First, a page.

I would pick up CBD-rich cannabis strains from local dispensaries I was friends with, and I started formulating tinctures with the goal of alleviating pain and anxiety in pets. Once I had a good formulation with good results, I hit the ground running. I was the formulator, manufacturer, salesperson, distributor, educator, and brand ambassador. I spent my days pitching, educating, and selling, and my nights formulating and manufacturing. It was 7 days a week and physically exhausting, more so than the 16-hour ER shifts with multiple surgeries I was doing the year before, but hearing all the positive feedback from clients invigorated me, as I knew there were so many more pets that could find relief from cannabis and I had to do everything I could to let pet owners know about the benefits of cannabis.

Did you do research into cannabis before entering?

It’s a requirement. I’m an information nut and I love the process of learning. PubMed and Google Scholar are my tools of choice. When I started out, I pored over papers spanning the past 50 years, researching cannabis and the endocannabinoid system – I couldn’t get enough. I still very much enjoy the occasional research marathon of just going down a rabbit hole of research papers for hours at a time. 

How does your family feel about your cannabis businesses?

They love animals and understand that I’m using cannabis to improve the lives of animals so they’re completely supportive. 

What is the most frequent question you are asked about cannabis?

“What can it be used for?” Everyone knows that cannabis can be used for recreational purposes in humans, but when it comes to medical use, people usually know very little or have heard over-the-top, extraordinary claims. So a few years ago I came up with an acronym to help people quickly understand the most common uses of cannabis: PAINS. It stands for pain, anxiety, inflammation, nausea, and seizures. That’s not to say those are the only uses for cannabis, but those are the most common.

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Many people ask about cannabis and cancer as well, and while there are some interesting preclinical studies showing benefits, there’s nothing definitive and no clinical studies. But we do know that cannabis can help with some of the symptoms associated with cancer, namely pain, nausea, and appetite loss. There’s a lot of interesting research happening now looking into its use for other conditions, and we’re developing new formulations, so I’m sure in the future I’ll have to modify the acronym.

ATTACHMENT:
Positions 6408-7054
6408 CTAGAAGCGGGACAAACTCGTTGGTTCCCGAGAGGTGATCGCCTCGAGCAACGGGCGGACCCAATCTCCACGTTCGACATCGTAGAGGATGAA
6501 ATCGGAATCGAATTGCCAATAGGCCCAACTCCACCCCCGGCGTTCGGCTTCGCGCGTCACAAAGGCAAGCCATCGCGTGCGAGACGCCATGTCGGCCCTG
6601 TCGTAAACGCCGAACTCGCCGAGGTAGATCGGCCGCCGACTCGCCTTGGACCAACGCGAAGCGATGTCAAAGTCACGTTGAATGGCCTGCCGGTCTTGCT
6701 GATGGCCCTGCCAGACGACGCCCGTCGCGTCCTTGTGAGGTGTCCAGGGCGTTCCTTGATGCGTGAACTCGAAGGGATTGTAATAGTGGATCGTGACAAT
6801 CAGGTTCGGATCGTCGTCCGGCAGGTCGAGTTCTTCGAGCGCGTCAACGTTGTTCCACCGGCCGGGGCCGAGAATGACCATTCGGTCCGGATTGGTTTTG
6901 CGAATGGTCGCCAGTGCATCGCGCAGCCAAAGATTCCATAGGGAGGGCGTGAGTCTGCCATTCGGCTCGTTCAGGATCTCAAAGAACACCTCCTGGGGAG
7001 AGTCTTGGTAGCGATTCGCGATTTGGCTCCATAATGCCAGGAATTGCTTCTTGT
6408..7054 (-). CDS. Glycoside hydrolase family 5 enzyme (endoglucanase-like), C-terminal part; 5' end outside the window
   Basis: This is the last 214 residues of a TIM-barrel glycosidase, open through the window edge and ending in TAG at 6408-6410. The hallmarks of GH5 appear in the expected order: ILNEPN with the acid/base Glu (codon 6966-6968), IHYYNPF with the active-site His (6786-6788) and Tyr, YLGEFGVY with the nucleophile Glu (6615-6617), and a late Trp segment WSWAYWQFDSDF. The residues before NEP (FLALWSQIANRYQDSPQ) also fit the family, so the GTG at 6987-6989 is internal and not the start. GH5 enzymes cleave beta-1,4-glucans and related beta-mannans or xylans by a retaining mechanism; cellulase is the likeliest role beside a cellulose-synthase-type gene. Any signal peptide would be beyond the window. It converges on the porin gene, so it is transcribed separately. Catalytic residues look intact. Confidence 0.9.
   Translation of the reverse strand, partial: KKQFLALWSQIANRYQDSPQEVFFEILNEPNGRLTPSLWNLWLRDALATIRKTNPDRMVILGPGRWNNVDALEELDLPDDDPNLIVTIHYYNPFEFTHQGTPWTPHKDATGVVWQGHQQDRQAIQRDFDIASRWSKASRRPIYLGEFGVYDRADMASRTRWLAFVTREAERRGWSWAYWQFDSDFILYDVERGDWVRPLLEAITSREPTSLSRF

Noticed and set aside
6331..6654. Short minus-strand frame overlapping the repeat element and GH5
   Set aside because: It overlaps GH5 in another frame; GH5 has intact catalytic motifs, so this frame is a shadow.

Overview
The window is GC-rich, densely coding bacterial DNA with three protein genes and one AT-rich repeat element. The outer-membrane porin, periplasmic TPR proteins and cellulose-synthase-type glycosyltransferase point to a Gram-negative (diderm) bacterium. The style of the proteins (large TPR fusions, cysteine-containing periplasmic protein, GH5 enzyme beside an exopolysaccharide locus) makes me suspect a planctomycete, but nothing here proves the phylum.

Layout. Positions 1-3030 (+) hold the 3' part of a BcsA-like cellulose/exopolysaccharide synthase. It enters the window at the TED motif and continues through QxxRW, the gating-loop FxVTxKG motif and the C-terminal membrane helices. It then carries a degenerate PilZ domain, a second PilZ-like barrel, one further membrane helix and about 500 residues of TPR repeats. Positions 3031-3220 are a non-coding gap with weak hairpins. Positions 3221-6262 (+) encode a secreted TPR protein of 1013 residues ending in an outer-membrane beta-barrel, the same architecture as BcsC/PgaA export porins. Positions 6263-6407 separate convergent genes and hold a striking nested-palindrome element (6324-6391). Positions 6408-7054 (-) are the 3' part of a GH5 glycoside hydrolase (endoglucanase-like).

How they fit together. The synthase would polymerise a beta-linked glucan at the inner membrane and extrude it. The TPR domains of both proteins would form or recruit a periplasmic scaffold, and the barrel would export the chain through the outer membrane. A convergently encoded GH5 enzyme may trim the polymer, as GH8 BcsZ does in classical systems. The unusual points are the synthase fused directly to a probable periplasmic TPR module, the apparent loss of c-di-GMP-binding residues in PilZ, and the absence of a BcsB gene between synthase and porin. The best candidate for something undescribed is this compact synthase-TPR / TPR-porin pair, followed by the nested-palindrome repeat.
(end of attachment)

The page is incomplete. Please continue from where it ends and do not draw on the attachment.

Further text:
Where do you see the cannabis industry in five years?

On the medical side, we’ll see diseases fingerprinted based on individual genetics so that a matching fingerprint of cannabinoids, terpenes, and other phytochemical compounds can be tailored for treating specific conditions. Major pharmaceutical companies will go to market with their product offerings. People think pharmaceutical companies aren't interested in cannabinoid therapeutics because cannabis is a plant and plants can't be patented (which isn't true, plants can be patented), but pharma is well aware of the crucial and extensive role the endocannabinoid system plays in health and disease and has been quietly positioning themselves to be the major players in medical cannabis within the next 5 - 10 years.

On the cultivation side, we’ll see large amounts of genetic diversity resulting in plants yielding high amounts of cannabinoids that are currently found in concentrations under 1%. We’ll also see better extraction techniques to pull components such as cannflavins. And we'll see large-scale biosynthesis of phytochemical compounds achieved through microbial synthesis.

Why do you think some Asians are against cannabis?

Fear, misunderstanding, and lack of knowledge compounded over the years through propaganda. It’s ironic because cannabis is a component of Traditional Chinese Medicine and the Chinese have traditionally used cannabis for thousands of years. Cannabis has been used medicinally and recreationally around the world for many millennia. The criminalization of cannabis is a very recent phenomenon in the history of human society, but with legalization rapidly spreading across the globe, we’re getting back to our roots, and the world will be a better place because of it.

Find Dr. Tim Shu here:

Vetcbd.com

Vetcbdhemp.com

Linkedin